Blue sky and a lot of long grass.

Scribers Lane

Was a lot of long grass next to the main path from Slade Lane to Scribers Lane.

Scribers Lane

Near the end of Scribers Lane.

Scribers Lane

The guillotine lock again. After this we headed back into Scribers Lane to walk back to Mill Lodge Park.

Scribers Lane

More views of the River Cole which was quite shallow at the time.

Scribers Lane

Still cow parsley to see near the River Cole at the time.

Scribers Lane

One last look at the Scribers Lane area before crossing back over into Solihull. The suburban area near Shirley and Solihull Lodge.

Scribers Lane

Next post will be the fords on Scribers Lane and Slade Lane.

 

Photos taken by Elliott Brown.

Follow me on Twitter here ellrbrown.

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60 passion points
Construction & regeneration
09 Sep 2020 - Stephen Giles
Gallery

The Construction of Symphony Hall - August & Early September 2020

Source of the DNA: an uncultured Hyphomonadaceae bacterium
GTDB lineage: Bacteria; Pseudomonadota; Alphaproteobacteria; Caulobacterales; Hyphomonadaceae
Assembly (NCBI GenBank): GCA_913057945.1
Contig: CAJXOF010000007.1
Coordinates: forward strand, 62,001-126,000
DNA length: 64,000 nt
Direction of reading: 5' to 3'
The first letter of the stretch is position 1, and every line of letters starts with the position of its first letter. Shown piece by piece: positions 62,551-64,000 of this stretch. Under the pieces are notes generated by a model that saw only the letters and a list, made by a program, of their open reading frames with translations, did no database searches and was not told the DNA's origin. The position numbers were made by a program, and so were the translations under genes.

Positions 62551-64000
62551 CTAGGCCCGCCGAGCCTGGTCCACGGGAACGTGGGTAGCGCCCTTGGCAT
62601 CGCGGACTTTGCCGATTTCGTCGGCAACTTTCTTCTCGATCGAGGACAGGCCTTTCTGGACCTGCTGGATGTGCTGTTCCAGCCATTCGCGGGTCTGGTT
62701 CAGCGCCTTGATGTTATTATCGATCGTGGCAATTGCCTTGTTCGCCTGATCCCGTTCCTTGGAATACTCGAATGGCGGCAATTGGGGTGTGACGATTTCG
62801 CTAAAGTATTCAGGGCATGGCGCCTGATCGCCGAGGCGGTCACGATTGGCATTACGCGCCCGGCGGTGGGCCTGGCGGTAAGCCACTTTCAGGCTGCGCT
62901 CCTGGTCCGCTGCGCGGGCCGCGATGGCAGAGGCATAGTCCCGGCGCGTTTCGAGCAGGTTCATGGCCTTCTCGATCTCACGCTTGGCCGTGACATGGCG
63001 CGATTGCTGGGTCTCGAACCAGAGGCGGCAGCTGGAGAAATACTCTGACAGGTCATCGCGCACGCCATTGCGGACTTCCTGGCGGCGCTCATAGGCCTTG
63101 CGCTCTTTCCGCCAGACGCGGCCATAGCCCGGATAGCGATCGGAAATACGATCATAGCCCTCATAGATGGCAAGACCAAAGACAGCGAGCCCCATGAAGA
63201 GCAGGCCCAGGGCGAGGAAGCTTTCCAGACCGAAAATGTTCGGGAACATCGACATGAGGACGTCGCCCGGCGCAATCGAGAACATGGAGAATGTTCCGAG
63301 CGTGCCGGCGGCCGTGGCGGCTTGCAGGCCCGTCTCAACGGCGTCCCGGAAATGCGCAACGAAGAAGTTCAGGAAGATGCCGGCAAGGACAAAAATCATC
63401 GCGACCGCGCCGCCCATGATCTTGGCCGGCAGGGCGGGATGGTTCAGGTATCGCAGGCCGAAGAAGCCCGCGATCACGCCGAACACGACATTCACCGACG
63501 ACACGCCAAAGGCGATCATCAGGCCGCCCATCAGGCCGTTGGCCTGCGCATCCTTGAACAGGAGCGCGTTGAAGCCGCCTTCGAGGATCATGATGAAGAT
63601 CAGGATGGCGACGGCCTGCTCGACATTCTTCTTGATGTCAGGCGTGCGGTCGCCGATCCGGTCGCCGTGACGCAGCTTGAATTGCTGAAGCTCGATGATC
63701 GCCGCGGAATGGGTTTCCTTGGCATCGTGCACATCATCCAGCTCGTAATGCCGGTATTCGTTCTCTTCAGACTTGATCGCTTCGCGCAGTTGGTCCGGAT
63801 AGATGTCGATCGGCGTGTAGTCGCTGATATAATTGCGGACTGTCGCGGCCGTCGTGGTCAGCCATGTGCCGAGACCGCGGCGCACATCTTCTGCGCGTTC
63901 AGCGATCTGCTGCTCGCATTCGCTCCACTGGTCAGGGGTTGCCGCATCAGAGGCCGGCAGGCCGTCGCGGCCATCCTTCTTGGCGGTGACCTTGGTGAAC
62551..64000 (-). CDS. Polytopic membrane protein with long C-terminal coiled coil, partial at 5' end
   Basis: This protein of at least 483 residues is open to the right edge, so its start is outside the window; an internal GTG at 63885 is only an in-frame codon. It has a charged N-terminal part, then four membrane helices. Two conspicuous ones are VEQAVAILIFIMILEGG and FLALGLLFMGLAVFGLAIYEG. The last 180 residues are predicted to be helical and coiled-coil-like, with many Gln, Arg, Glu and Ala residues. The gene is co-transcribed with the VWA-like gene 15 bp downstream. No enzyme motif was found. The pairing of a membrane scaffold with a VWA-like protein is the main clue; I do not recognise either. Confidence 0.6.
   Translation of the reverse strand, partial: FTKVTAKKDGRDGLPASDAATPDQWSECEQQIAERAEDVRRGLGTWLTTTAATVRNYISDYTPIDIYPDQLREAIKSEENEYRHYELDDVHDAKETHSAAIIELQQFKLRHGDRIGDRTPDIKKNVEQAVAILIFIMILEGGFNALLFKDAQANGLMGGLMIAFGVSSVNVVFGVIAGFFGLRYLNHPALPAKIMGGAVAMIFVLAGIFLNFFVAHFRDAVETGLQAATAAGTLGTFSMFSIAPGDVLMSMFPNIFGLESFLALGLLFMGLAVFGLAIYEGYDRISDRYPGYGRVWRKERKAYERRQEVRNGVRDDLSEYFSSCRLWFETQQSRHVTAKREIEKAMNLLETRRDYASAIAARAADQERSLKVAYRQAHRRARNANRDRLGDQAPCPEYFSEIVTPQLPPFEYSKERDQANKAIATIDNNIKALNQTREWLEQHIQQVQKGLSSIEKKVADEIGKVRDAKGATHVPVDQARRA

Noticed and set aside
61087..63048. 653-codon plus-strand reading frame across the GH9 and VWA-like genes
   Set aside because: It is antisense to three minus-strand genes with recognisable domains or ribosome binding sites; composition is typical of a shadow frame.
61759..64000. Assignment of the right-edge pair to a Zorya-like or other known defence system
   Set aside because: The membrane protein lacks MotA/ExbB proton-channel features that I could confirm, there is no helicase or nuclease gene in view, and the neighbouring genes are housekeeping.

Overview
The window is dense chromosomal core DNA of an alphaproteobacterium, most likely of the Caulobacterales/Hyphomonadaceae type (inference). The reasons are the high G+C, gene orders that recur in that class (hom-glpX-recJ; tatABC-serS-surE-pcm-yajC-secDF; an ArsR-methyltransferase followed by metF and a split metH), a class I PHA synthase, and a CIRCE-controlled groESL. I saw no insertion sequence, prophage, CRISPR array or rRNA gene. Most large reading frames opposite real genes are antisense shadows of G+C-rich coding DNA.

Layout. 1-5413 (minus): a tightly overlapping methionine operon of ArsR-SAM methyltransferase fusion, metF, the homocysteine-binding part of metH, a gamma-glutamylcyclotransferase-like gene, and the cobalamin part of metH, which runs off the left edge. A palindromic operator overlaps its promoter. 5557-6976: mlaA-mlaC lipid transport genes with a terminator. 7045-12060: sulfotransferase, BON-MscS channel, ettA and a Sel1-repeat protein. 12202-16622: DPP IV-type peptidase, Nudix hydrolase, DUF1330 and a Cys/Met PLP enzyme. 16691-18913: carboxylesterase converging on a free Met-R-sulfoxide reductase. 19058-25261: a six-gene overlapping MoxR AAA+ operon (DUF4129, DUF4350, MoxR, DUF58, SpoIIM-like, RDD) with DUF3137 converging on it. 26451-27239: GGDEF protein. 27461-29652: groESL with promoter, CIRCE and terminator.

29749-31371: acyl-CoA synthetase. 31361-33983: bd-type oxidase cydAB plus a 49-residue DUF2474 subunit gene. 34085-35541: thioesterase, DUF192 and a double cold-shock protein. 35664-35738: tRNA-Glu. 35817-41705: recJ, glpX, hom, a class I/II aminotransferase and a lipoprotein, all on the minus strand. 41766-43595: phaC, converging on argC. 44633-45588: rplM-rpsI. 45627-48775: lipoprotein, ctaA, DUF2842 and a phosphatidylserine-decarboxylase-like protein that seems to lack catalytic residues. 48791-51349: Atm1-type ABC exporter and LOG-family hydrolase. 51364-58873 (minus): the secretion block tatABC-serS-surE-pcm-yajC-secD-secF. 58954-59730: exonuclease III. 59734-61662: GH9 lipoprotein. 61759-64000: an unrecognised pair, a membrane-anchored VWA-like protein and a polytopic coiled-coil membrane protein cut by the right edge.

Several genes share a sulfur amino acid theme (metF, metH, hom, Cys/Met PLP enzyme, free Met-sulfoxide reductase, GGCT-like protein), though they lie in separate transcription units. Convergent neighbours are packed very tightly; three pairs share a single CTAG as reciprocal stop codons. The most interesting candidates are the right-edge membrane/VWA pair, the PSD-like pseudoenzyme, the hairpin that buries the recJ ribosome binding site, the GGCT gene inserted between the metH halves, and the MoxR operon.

A superb gallery from Daniel, Elliott and Stephen in this August and early September update, with the project now on the home straight to completion!

Click the post for a new render and some exclusive interior pictures from Galliford Try Construction - many thanks to them for sharing. 

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INTERIOR UPDATE:  

The internal scaffolding has come down to reveal the new extended space that'll feature the new foyer and performance spaces. Take a look around and you'll see some cool new seating in the form of cascading stairs and integrated balconies.

All images the property of Galliford Try Construction.

AND HOW IT'LL LOOK ONCE COMPLETE:

Artist Impressions from Page/Park Architects.

EXTERIOR: 

September 5-7: 

Photos by Stephen Giles.

September 4:

August 29:

August 19: Pouring down with rain..

August 13-16:

Symphony Hall

Symphony Hall

Symphony Hall

Symphony Hall

August 7:

August 1: